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Regard this statement $ x \ge 0$. According to my teacher, by negating this statement, it will become $ x < 0$. Why is this so; why does the $\ge$ morph into $<$, and not into $\le$?

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  • $\begingroup$ "Planning Algorithms" by LaValle sect. 4.3.2 defines a strangely different definition of interval negation where negating [-1,2] results in [-2,1] (which also redefines Minkowski differences). There is very little information on this, all the book says on it is "In some contexts... the Minkowski difference ... is defined differently." without saying what context the book is using. It also introduces new properties where A - B = A + (-B), which is not normally true. $\endgroup$
    – jrh
    Jul 30 '19 at 19:57
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There is no "morphing", and this is not just a game played arbitrarily with squiggles on the paper. The symbols mean things, and you can reason out their behaviors if you understand the meanings. $x\ge 0$ means that $x$ is equal to or greater than zero. Negating the statement means constructing a statement whose meaning is "$x$ is not equal to or greater than zero".

Which of $x<0$ and $x\le 0$ means "$x$ is not equal to or greater than zero"? It can't be $x\le 0$, because that means that $x$ is less than or equal to zero, and we are trying to say that it is not equal to zero.

$x<0$ is correct, because if $x$ is not greater than or equal to zero, then it must be less than zero, and that is exactly what $x<0$ means.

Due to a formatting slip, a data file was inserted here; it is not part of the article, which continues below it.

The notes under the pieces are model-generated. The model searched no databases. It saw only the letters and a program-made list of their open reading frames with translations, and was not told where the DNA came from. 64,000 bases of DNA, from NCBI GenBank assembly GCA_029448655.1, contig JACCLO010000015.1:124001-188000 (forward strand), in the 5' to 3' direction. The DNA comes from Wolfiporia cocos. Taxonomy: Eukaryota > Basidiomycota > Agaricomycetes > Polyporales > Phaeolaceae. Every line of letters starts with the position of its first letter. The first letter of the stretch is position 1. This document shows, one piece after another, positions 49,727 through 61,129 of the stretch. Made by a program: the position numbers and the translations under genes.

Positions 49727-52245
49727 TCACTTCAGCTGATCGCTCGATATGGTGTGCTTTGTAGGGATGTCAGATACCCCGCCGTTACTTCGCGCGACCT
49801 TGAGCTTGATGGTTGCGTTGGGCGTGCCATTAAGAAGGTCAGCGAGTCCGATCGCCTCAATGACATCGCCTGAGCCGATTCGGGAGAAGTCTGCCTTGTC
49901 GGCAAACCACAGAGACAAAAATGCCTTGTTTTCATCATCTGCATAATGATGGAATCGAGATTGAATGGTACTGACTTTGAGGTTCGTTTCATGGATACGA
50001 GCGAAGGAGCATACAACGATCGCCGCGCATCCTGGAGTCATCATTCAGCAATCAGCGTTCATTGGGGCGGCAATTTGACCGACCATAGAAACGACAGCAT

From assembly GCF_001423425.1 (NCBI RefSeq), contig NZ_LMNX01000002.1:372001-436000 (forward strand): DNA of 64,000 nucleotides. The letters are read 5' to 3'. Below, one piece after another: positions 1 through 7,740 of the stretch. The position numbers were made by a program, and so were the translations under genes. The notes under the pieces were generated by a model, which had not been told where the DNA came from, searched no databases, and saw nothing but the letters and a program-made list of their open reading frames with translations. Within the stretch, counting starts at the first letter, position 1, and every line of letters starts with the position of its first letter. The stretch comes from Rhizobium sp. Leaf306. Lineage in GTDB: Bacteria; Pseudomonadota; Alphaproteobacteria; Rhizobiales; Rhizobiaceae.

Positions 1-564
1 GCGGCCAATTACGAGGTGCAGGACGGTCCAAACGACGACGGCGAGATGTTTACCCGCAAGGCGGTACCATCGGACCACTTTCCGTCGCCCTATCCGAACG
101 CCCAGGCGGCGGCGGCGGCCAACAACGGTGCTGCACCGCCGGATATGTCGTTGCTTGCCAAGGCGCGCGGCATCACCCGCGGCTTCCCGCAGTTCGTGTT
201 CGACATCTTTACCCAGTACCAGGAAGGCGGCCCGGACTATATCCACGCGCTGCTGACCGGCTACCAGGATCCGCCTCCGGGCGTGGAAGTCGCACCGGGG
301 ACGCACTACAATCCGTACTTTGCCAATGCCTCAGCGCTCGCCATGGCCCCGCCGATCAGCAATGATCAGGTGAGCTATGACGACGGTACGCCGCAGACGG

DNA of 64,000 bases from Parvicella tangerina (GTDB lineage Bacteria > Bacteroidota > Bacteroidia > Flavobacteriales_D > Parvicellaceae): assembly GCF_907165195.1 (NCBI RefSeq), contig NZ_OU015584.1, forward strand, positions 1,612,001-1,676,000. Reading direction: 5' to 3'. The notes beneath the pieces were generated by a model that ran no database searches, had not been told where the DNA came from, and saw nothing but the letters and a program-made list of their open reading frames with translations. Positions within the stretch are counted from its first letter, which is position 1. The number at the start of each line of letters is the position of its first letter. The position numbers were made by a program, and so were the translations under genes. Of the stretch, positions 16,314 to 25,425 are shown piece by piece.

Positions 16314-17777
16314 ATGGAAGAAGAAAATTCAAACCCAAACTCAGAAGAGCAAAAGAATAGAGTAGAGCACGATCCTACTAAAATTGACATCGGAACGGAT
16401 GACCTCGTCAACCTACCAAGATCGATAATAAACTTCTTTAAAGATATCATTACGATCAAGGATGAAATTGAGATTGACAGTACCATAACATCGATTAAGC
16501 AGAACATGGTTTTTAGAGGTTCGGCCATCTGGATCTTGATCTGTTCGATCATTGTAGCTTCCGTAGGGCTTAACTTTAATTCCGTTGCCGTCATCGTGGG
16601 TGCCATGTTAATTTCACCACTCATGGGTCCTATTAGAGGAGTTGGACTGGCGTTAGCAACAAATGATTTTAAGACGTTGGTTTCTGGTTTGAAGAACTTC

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logically, there is no "morphing" going on here; your teacher is simply restating the same thing meant by $\,(x \ngeq 0)\,$, but just put differently $\,(x \lt 0)\,$:

NOT $\geq$ means:

"is NOT (greater than OR equal to)", $\iff$ ("is NOT greater than" AND "is NOT equal to")*...

...which leaves us with ("is less than")

that is "NOT $\geq$" must mean "is less than"

Formally, this is an application of (*) DeMorgan's Law (recall: $\lnot(p \lor q) \equiv \lnot p \land \lnot q$), and of the Trichotomy Law: between any two real numbers $a, b$, one and only one of the following relations holds:

  • $a \lt b $
  • $a = b$
  • $a \gt b$

The negation of $\,x\geq0\,$ ($x\ngeq0$) rules out $x = 0$ and rules out $x \gt o$ leaving us with just $x < 0$

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Try with sets if you don't see it with inequalities directly.

The statement $x\geq 0$ is equivalent, by definition of intervals, to saying that $x$ belongs to $[0,+\infty)$ where $0$ is included.

Therefore the negation is: $x$ belongs to the complement of $[0,+\infty)$, namely $(-\infty,0)$, where $0$ is now excluded.

The last condition is by definition equivalent to $x<0$.

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Saying that $x \geq 0$ is the same as saying that $x$ is a number that is

  • greater than $0$ or
  • equal to zero.

If you wanted to negate that, you get that $x$ is not be a number greater than or equal to zero. And what are the numbers that are

  • not greater than $0$ and
  • not equal to $0$?

Those are exactly the negative numbers, so $x< 0$.

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the negation of $x \ge 0$ is $\neg x \ge 0$.

$\neg x \ge 0$ is equivalent to $x < 0$.

It's easy to see this if you consider the set of values of $x$ that make the formula hold true:

  • $x \ge 0$ holds for x in {0,1,2,3,4,5,...}
  • $\neg x \ge 0$ holds for x in {...,-4,-3,-2,-1} (that's everything not in the previous set)
  • $x < 0$ holds for x in {...,-4,-3,-2,-1}
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